As journalist Abraham Aamidor recounted in his 2006 book Chuck Taylor, All Star: The True Story of the Man behind the Most Famous Athletic Shoe in History, Chuck Taylor was a former pro basketball player-turned-Converse salesman whose personal brand and tireless salesmanship were instrumental to the shoes' success.

Charles Hollis Taylor was born on July 24, 1901, and raised in southern Indiana. Basketball—the brand-new sport invented by James Naismith in 1891—was beginning to take the Hoosier State by storm. Taylor joined his high school team, the Columbus High School Bull Dogs, and was named captain.

After graduation, instead of heading off to college, Taylor launched his semi-pro career playing basketball with the Columbus Commercials. He’d go on to play for a handful of other teams across the Midwest, including the the Akron Firestone Non-Skids in Ohio, before finally moving to Chicago in 1922 to work as a sales representative for the Converse Rubber Shoe Co. (The company's name was eventually shortened to Converse, Inc.)

Founded in Malden, Massachusetts, in 1908 as a rubber shoe manufacturer, Converse first began producing canvas shoes in 1915, since there wasn't a year-round market for galoshes. They introduced their All-Star canvas sports shoes two years later, in 1917. It’s unclear whether Chuck was initially recruited to also play ball for Converse (by 1926, the brand was sponsoring a traveling team) or if he was simply employed to work in sales. However, we do know that he quickly proved himself to be indispensable to the company.

Taylor listened carefully to customer feedback, and passed on suggestions for shoe improvements—including more padding under the ball of the foot, a different rubber compound in the sole to avoid scuffs, and a patch to protect the ankle—to his regional office. He also relied on his basketball skills to impress prospective clients, hosting free Chuck Taylor basketball clinics around the country to teach high school and college players his signature moves on the court.

In addition to his myriad other job duties, Taylor played for and managed the All-Stars, a traveling team sponsored by Converse to promote their new All Star shoes, and launched and helped publish the Converse Basketball Yearbook, which covered the game of basketball on an annual basis.

After leaving the All-Stars, Taylor continued to publicize his shoe—and own personal brand—by hobnobbing with customers at small-town sporting goods stores and making “special appearances” at local basketball games. There, he’d be included in the starting lineup of a local team during a pivotal game.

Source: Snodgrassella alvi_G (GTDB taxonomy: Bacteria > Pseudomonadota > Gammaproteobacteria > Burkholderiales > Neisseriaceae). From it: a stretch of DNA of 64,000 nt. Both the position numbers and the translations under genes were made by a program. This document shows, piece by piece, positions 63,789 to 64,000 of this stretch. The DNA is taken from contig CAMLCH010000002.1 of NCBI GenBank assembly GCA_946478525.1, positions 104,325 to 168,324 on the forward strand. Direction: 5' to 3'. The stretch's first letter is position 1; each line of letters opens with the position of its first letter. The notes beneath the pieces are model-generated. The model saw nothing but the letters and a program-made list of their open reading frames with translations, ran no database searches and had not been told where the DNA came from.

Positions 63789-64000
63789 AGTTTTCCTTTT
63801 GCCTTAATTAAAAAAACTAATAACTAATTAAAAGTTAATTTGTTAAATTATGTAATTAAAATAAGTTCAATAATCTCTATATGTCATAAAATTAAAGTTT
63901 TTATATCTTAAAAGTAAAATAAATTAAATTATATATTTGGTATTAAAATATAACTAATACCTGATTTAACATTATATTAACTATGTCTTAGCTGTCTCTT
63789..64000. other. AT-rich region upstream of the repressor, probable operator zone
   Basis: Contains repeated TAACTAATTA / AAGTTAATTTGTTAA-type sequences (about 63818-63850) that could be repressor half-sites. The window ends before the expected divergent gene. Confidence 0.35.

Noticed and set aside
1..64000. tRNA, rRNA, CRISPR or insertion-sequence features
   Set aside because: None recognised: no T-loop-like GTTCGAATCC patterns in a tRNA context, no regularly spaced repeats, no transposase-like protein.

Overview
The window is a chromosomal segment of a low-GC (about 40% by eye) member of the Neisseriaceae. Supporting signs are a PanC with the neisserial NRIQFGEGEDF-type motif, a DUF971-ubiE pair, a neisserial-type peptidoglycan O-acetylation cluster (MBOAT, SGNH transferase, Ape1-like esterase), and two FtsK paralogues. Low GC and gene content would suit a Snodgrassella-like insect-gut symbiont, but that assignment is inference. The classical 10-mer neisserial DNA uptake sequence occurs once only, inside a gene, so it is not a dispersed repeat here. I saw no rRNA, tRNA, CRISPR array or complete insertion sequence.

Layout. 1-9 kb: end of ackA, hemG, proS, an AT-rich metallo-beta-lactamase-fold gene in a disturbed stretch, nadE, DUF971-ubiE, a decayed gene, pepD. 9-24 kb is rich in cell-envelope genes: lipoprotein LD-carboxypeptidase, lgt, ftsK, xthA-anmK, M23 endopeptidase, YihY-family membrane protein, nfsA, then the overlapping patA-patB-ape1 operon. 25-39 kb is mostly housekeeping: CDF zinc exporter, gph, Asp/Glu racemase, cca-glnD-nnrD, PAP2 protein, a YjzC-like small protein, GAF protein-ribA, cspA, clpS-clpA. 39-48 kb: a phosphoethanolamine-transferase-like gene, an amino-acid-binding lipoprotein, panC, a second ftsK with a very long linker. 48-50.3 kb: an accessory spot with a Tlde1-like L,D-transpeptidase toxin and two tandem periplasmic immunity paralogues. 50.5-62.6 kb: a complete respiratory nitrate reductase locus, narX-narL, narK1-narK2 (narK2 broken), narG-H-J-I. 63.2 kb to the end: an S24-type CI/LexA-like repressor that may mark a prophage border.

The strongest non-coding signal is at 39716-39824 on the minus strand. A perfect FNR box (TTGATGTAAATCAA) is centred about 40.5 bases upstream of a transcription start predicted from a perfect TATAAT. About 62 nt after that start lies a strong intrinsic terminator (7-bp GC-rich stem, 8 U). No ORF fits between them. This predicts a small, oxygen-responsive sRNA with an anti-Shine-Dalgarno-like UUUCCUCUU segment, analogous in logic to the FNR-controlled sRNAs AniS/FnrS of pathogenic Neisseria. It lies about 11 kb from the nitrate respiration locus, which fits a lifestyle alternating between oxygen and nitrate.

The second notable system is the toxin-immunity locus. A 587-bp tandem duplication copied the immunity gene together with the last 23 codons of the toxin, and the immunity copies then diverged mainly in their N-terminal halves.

Taylor’s star grew so bright that in 1932, Converse added his signature to the ankle patch of the All Star shoes. From that point on, they were known as Chuck Taylor All-Stars. Still, Taylor—who reportedly took shameless advantage of his expense account and earned a good salary—is believed to have never received royalties for the use of his name.

In 1969, Taylor was inducted into the Basketball Hall of Fame. The same year, he died from a heart attack on June 23, at the age of 67. Around this time, athletic shoes manufactured by companies like Adidas and Nike began replacing Converse on the court, and soon both Taylor and his namesake kicks were beloved by a different sort of customer.

Still, even though Taylor's star has faded over the decades, fans of his shoe continue to carry on his legacy: Today, Converse sells more than 270,000 pairs of Chuck Taylors a day, 365 days a year, to retro-loving customers who can't get enough of the athlete's looping cursive signature.

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Big Questions
What Is the Difference Between Generic and Name Brand Ibuprofen?
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What is the difference between generic ibuprofen vs. name brands?

Yali Friedman:

I just published a paper that answers this question: Are Generic Drugs Less Safe than their Branded Equivalents?

Here’s the tl;dr version:

Generic drugs are versions of drugs made by companies other than the company which originally developed the drug.

To gain FDA approval, a generic drug must:

  • Contain the same active ingredients as the innovator drug (inactive ingredients may vary)
  • Be identical in strength, dosage form, and route of administration
  • Have the same use indications
  • Be bioequivalent
  • Meet the same batch requirements for identity, strength, purity, and quality
  • Be manufactured under the same strict standards of FDA's good manufacturing practice regulations required for innovator products

I hope you found this answer useful. Feel free to reach out at For more on generic drugs, you can see our resources and whitepapers at Pharmaceutical strategic guidance and whitepapers

This post originally appeared on Quora. Click here to view.